Friday, September 29, 2006

Auntie Alice

More of Margaret's memories : -

Auntie Alice was not my favourite relative. She was the eldest of the great aunts, an ex schoolteacher and rather bossy. She had been clever in school, so Nana said, and in those days talented pupils merely stayed on to teach, as, most probably, the family could not afford to send her to a college. One of the schools she worked in was in Barry and there, in her middle years, she met Joe, a widower with a son. They married but had no children. The son was killed in the First World War.

On retirement they moved to Bryn Road, Brynmill, a house overlooking “the rec” and the bowling green. When Joe died she moved, with her youngest sister, Mary, to look after her, to Marlborough Road. When she was a young woman she had to have an operation on her leg and it went wrong. The surgeon, apparently, cut the wrong ligament. So she was crippled for most of her life and was probably always in pain when I knew her. She certainly walked with a stick with difficulty and sat in a straight-backed rocking chair. I still own the stick and the chair and think of her whenever I use them.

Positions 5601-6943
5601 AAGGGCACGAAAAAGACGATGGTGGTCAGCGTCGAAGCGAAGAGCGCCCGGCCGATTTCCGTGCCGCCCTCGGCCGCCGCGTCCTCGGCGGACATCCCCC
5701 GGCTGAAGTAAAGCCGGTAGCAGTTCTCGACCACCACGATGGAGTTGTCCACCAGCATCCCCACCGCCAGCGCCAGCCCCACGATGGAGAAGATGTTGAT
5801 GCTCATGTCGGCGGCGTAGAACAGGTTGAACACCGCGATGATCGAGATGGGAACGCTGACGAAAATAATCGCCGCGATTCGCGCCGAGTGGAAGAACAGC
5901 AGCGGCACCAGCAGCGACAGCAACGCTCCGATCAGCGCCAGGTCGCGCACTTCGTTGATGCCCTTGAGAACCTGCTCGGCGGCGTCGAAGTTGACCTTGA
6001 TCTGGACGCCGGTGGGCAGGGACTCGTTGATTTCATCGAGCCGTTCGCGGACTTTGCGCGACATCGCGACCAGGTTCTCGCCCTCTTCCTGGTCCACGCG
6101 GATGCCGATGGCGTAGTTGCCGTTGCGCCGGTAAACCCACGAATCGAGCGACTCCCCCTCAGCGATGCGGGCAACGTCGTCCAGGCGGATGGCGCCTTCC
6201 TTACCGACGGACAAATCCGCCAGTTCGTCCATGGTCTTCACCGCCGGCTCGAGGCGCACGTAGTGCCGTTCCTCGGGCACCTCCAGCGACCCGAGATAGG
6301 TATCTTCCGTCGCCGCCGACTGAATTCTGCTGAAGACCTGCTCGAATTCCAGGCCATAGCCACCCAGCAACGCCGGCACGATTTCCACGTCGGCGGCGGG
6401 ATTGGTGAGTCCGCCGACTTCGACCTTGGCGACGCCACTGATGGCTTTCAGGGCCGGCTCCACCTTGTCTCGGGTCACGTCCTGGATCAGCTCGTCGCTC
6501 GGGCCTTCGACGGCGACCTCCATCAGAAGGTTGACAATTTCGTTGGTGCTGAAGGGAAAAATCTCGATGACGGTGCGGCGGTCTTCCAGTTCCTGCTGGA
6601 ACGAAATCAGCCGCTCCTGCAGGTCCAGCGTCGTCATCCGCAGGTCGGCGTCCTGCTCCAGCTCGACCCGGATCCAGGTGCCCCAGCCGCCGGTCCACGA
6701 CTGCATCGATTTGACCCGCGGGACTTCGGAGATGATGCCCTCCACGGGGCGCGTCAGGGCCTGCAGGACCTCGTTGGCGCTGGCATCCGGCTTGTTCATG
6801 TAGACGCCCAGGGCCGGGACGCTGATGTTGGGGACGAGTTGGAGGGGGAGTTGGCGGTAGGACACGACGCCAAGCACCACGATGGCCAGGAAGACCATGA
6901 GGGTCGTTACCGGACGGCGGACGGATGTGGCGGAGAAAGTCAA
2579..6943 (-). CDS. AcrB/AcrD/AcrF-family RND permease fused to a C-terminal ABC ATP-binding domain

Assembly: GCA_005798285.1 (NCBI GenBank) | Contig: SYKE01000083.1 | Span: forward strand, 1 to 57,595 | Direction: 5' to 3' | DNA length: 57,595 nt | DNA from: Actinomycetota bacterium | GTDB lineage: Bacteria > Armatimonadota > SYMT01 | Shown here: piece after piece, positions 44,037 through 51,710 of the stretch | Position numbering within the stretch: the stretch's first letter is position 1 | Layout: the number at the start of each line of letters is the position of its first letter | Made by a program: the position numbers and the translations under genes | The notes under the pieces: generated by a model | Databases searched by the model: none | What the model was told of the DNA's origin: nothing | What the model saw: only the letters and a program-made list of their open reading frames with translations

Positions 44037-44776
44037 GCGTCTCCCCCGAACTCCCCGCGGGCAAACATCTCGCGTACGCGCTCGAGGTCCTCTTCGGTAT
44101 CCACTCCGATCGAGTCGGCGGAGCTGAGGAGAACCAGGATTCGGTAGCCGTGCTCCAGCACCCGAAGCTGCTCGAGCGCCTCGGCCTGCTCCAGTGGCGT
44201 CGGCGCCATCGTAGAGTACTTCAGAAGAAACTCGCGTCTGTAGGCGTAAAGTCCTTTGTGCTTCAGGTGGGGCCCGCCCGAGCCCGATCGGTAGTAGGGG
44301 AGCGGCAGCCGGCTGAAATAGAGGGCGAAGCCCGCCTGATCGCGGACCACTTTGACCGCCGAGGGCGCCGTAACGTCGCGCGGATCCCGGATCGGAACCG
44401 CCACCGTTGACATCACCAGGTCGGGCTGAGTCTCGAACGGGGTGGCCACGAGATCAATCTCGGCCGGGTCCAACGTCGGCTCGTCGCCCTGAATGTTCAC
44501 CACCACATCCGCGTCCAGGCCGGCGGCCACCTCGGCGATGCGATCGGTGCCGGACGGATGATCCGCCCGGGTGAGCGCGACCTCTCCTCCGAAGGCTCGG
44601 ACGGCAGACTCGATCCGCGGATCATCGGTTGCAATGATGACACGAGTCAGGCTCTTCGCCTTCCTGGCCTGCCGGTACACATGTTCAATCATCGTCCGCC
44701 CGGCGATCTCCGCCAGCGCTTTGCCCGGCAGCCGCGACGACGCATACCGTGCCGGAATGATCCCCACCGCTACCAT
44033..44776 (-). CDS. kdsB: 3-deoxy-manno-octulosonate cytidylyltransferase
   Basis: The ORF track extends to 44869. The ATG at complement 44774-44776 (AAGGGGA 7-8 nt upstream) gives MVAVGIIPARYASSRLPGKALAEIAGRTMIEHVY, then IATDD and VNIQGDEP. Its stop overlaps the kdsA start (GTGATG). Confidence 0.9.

She knew I was poor at maths and was always trying to get me to do tests and exercises. I made any excuses I could think of to get out of them. I responded to her good intentions by taking a nail file, which she kept on the front window ledge, and carving my name in a leaf of her aspidistra plant. I was stupid enough to say, “It wasn’t me” afterwards.

She did the pools regularly, enjoyed reading “The Times,” invested in the stock market and was in touch with her stockbroker frequently. When she died, however, Mum was told that her portfolio was worthless (not that Mum would have known any differently) but she obviously enjoyed the mental activity. I was always in awe of her and never managed to get through. I was too flighty for her, I expect, like my Mum.


Blogger Nick said...

Don't you think I have enough to worry about without Aunt Alice as well?

Only joking, this is the motherlode. Try and persuade Auntie Margaret to keep on keeping on with the stories.

12:32 am  

Post a Comment

<< Home